[10 Then he called the crowd to him and said to them, “Listen and understand: 11 it is not what goes into the mouth that defiles a person, but it is what comes out of the mouth that defiles.” 12 Then the disciples approached and said to him, “Do you know that the Pharisees took offense when they heard what you said?” 13 He answered, “Every plant that my heavenly Father has not planted will be uprooted. 14 Let them alone; they are blind guides of the blind. And if one blind person guides another, both will fall into a pit.” 15 But Peter said to him, “Explain this parable to us.” 16 Then he said, “Are you also still without understanding? 17 Do you not see that whatever goes into the mouth enters the stomach, and goes out into the sewer? 18 But what comes out of the mouth proceeds from the heart, and this is what defiles. 19 For out of the heart come evil intentions, murder, adultery, fornication, theft, false witness, slander. 20 These are what defile a person, but to eat with unwashed hands does not defile.”]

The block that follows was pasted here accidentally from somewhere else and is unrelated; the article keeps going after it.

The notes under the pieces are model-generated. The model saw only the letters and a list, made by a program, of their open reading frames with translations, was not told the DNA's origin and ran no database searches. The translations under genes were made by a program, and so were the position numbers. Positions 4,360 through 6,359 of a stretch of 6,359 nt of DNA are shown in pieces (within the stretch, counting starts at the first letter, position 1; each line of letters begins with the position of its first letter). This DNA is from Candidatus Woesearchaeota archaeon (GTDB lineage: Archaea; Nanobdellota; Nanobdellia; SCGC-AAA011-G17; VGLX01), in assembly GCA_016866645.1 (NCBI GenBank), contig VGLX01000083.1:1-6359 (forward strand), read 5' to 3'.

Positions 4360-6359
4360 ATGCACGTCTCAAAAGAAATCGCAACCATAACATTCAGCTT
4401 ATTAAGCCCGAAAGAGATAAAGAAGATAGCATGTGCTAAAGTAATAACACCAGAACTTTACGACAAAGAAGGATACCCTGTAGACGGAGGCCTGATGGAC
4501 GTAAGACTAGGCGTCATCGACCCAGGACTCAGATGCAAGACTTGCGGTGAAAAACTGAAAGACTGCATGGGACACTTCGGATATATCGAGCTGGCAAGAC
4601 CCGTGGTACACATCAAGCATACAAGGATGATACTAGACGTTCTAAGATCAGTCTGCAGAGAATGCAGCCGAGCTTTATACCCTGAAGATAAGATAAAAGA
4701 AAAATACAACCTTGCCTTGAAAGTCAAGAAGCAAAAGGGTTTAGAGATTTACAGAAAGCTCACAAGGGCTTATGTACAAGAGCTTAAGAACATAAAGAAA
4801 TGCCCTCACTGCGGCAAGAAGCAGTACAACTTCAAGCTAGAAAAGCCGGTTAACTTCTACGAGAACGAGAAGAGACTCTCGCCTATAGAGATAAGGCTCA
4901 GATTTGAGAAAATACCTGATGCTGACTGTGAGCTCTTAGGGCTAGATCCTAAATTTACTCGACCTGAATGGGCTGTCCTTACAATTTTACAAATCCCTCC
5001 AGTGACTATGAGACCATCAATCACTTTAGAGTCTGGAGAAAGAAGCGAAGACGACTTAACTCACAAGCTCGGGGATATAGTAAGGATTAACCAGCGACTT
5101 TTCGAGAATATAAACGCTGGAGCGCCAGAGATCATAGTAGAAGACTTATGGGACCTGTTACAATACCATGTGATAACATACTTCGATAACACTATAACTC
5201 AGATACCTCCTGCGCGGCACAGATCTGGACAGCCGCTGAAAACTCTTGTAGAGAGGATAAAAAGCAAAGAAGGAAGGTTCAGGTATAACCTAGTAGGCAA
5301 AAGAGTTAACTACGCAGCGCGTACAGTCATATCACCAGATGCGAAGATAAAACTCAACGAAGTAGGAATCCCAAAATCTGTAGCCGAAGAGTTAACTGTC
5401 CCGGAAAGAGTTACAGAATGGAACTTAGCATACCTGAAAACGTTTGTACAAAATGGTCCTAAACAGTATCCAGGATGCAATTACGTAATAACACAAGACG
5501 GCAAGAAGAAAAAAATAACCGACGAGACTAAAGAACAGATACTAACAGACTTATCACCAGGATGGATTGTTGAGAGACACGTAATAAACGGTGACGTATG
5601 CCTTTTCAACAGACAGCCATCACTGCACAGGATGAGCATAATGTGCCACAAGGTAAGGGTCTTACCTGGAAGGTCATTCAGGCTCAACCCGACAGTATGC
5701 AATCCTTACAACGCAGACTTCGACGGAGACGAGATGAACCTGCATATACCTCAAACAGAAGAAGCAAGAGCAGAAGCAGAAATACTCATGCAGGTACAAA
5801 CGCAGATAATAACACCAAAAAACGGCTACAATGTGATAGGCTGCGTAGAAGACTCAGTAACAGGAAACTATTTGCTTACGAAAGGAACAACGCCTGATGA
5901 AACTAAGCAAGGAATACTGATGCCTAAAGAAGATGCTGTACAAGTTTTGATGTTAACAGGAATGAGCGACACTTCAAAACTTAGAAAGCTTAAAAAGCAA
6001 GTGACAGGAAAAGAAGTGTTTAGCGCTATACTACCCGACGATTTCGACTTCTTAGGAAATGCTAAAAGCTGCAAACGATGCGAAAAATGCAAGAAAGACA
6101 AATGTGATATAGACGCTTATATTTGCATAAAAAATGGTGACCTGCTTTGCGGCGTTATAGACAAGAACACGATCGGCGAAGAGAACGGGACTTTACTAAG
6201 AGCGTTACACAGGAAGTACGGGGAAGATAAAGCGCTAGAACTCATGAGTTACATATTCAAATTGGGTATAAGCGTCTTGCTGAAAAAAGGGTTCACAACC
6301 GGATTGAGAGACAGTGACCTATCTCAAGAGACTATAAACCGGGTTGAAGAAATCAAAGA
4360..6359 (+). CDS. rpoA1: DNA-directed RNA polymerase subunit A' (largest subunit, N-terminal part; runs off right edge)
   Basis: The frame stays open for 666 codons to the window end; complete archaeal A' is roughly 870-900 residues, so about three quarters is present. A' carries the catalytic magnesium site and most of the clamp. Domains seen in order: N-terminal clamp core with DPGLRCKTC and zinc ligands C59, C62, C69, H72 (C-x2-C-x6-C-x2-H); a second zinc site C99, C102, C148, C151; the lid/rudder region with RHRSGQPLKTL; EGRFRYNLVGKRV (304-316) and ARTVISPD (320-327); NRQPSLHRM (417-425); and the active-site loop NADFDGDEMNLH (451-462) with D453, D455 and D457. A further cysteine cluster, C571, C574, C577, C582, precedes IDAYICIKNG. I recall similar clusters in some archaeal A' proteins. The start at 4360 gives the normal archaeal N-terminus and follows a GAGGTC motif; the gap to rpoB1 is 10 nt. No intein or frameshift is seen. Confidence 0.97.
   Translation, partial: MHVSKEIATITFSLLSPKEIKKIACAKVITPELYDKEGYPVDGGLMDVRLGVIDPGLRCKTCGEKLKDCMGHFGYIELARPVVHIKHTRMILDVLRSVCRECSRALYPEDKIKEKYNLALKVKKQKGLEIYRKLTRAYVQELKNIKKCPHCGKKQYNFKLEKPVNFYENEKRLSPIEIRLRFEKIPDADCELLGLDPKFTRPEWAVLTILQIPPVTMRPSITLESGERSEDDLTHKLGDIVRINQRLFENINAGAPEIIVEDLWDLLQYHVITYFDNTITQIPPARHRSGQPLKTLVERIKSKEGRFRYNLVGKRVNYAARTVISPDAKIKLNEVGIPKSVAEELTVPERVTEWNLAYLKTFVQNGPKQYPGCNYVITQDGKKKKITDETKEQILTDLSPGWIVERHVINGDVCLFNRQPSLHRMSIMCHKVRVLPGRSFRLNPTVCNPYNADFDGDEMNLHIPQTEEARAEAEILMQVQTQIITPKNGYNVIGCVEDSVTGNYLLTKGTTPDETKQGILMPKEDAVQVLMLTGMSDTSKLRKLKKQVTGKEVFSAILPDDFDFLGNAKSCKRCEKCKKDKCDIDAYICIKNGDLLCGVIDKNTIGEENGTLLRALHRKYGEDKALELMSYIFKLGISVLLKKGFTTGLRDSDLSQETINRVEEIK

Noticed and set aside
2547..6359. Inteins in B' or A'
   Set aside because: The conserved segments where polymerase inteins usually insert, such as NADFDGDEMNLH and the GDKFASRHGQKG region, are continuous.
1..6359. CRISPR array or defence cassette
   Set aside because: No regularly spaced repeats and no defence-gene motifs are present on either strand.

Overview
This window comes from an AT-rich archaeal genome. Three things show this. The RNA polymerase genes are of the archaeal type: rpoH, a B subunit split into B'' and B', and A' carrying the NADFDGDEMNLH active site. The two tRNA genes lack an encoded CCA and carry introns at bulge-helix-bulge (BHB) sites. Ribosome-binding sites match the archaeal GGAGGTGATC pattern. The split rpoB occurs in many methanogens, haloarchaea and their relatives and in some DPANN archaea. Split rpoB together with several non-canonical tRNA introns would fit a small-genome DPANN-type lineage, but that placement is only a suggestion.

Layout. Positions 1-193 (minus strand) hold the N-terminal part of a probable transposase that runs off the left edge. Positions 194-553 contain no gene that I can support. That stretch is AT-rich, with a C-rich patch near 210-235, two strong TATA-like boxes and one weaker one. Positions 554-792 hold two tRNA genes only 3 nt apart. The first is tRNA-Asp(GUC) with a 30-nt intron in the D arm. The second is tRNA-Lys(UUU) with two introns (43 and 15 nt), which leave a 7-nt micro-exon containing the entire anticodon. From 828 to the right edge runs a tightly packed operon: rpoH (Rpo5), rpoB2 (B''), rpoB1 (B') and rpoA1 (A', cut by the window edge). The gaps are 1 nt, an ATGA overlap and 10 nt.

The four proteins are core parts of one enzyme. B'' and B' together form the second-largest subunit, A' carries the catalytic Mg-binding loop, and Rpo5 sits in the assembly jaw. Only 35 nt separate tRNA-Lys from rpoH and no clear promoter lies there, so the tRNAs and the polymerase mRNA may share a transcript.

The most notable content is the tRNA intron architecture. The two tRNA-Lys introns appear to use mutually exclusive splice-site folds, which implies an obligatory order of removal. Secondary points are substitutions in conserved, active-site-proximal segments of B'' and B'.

21 Jesus left that place and went away to the district of Tyre and Sidon. 22 Just then a Canaanite woman from that region came out and started shouting, “Have mercy on me, Lord, Son of David; my daughter is tormented by a demon.”

23 But he did not answer her at all. And his disciples came and urged him, saying, “Send her away, for she keeps shouting after us.”

24 He answered, “I was sent only to the lost sheep of the house of Israel.”

25 But she came and knelt before him, saying, “Lord, help me.”

26 He answered, “It is not fair to take the children’s food and throw it to the dogs.”

27 She said, “Yes, Lord, yet even the dogs eat the crumbs that fall from their masters’ table.”

28 Then Jesus answered her, “Woman, great is your faith! Let it be done for you as you wish.”